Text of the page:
We are delighted to see so many people and organisations creating events around COP26, the UN Climate Change Conference – so we want briefly to explain why FoBC has not organised more than one walk to coincide with Richmond’s Climate Week. This walk will be on Sunday 7th November, to correspond with their day for Nature, Habitats and Biodiversity, led by our chair Mike Hildesley.
First and most importantly, FoBC have been addressing the key issues on a daily basis for the past decade and more, and we continue to expand our activities to address climate change, flood resilience, the environment, conservation, lifelong outdoor learning, community growing, community engagement and wellbeing. Our ethos is to be sustainable, local, organic, to engage the community, and be ecological and responsible in everything we do. We know we are not perfect, but we look for improvements wherever possible.
The issues of climate change are simple, and threaten life as we have been privileged to know it: humans are consuming the Earth’s resources at roughly 1.6 times their natural rate of replenishment and, for instance, species extinctions are already about 100 times the ‘natural’ level. Scientific evidence of the damage and dangers mounts daily from research, while the increased severity of storms and droughts in all parts of the world raises the alarms. Unfortunately, finding solutions is vastly more complex, because no-one understands fully how our environment actually works — we are getting closer, but have a long way to go and so little time to do so. Meantime, the suggested solutions loved of politicians (such as “Plant Trees”) are gross oversimplifications… we are not only fighting carbon dioxide levels; land solutions matter little, if we do not get the marine balance right and so on, right down to the invisible micro level of the billions of bacteria on which all life depends.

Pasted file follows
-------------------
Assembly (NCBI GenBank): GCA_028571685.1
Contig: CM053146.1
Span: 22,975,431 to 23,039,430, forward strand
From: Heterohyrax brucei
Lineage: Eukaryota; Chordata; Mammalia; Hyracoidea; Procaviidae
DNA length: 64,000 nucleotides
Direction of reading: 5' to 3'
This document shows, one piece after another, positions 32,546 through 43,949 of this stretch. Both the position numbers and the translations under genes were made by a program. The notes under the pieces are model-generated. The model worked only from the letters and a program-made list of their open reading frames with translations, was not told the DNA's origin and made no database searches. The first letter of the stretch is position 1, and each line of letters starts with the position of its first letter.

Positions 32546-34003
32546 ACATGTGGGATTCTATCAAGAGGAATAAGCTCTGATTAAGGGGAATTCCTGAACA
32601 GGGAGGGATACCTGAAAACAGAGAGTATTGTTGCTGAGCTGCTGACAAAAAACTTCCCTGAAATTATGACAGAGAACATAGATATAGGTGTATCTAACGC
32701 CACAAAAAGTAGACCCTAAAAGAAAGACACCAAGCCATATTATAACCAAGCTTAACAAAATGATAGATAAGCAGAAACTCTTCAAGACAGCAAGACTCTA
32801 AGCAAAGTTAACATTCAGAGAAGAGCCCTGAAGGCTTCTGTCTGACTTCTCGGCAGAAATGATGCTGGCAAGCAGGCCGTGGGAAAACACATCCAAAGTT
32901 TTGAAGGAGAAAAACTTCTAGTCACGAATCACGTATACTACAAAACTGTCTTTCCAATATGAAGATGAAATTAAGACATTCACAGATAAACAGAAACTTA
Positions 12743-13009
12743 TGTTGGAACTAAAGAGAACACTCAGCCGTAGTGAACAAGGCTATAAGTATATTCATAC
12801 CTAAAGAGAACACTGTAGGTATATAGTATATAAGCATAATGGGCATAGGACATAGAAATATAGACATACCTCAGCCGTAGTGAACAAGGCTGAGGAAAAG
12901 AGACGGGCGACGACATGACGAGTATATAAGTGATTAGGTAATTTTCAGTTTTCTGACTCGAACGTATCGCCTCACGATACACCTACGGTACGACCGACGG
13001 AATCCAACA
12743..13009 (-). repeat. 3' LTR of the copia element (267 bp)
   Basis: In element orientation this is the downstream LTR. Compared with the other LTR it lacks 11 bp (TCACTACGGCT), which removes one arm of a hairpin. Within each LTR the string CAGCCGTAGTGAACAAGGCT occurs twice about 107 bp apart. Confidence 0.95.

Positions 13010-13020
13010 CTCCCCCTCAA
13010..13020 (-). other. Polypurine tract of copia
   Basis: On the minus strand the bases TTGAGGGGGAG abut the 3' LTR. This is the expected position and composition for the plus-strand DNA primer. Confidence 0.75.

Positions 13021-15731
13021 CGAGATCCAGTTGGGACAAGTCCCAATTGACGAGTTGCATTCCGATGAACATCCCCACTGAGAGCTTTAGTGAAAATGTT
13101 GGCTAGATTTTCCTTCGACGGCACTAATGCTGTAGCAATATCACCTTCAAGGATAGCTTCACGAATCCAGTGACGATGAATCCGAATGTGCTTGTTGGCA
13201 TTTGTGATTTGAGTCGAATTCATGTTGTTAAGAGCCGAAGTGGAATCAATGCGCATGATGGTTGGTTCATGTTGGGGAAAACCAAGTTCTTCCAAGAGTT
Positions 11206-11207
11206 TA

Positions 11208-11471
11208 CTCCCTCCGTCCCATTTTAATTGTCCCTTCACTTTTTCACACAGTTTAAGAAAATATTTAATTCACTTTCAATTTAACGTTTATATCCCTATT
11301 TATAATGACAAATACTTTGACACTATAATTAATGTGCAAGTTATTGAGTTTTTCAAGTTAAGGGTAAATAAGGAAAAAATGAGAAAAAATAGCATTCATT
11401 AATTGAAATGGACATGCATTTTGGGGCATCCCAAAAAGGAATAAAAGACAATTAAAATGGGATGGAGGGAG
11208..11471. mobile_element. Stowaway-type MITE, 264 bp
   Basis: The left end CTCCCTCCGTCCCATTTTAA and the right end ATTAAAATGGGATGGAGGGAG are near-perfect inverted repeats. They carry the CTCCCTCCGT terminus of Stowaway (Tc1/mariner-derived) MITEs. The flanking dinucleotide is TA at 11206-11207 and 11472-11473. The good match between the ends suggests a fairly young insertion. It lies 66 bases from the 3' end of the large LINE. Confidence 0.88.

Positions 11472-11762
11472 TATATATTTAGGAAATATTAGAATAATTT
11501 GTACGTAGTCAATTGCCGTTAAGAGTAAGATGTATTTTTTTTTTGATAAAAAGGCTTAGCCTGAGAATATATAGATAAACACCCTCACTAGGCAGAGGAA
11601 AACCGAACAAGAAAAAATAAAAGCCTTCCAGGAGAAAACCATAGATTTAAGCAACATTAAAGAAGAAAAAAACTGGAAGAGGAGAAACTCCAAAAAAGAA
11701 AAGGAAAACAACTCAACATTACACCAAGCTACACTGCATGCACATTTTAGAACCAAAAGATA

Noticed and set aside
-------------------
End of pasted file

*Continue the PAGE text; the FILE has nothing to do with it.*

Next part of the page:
In terms of FoBC organising anything special, the timing of COP26 has been unfortunate, as it coincides with Sharon’s farewell and before our new Outdoor Learning manager takes up his post in late November. It also finds us incredibly busy on Conservation (the two Wills have spent much of the last two weeks helping Jamie halo’ing the rare black poplars along the towpath – all extra work in a busy Autumn schedule), Flood Resilience (preparing for our role in the major Innovative Flood Resilience project over the next five years), as well as taking forward the Vine Road Project plans, reorganising the pop-up café, DofE sessions etc.
So please enjoy the multitude of events being organised by others around COP26, join Mike on his walk if you can, and then join us as we continue to develop our own initiatives over the coming months and years: we plan more actions, more events and loads more opportunities to become engaged with the issues – and have fun while doing so.
Mike’s Walk: To mark ‘Nature, Habitats and Biodiversity Day’ within Richmond’s calendar of events during Climate Week, Mike Hildesley will lead a walk around Barnes Common to address its key habitats, the immediate risks of climate change, as well as discussing some of the deeper risks associated with the long term health of our planet and life as we have been privileged to know it. It is a chance to ask Mike what FoBC are doing, and hopefully for you to deepen your understanding and discover new ways of making your own contribution.